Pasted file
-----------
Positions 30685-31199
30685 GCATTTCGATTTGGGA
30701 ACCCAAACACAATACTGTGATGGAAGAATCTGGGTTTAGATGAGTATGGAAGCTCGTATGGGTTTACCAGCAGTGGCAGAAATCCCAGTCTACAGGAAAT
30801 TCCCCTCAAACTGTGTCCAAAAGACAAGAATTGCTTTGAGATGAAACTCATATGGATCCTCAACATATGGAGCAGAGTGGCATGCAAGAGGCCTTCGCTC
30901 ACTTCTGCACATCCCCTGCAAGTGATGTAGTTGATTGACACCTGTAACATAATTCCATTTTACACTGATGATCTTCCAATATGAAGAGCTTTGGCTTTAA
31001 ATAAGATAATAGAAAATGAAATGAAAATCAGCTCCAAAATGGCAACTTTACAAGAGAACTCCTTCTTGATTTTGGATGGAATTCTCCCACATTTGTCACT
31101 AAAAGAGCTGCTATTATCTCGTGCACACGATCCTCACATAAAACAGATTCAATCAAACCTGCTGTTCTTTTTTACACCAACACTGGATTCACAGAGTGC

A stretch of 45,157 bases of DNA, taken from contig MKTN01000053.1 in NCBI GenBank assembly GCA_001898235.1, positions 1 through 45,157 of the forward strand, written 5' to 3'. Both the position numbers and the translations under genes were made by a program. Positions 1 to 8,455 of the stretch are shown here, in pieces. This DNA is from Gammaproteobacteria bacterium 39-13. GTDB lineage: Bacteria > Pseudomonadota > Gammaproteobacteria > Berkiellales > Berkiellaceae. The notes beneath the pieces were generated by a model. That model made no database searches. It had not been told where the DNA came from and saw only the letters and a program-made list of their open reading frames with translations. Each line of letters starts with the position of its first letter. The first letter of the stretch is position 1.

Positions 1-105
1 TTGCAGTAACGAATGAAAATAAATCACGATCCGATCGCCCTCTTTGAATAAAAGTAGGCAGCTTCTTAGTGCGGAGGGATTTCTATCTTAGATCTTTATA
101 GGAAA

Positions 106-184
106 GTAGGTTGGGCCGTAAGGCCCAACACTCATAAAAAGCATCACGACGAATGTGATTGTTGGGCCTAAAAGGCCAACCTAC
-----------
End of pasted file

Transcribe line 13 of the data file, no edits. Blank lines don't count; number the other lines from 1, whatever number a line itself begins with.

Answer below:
106 GTAGGTTGGGCCGTAAGGCCCAACACTCATAAAAAGCATCACGACGAATGTGATTGTTGGGCCTAAAAGGCCAACCTAC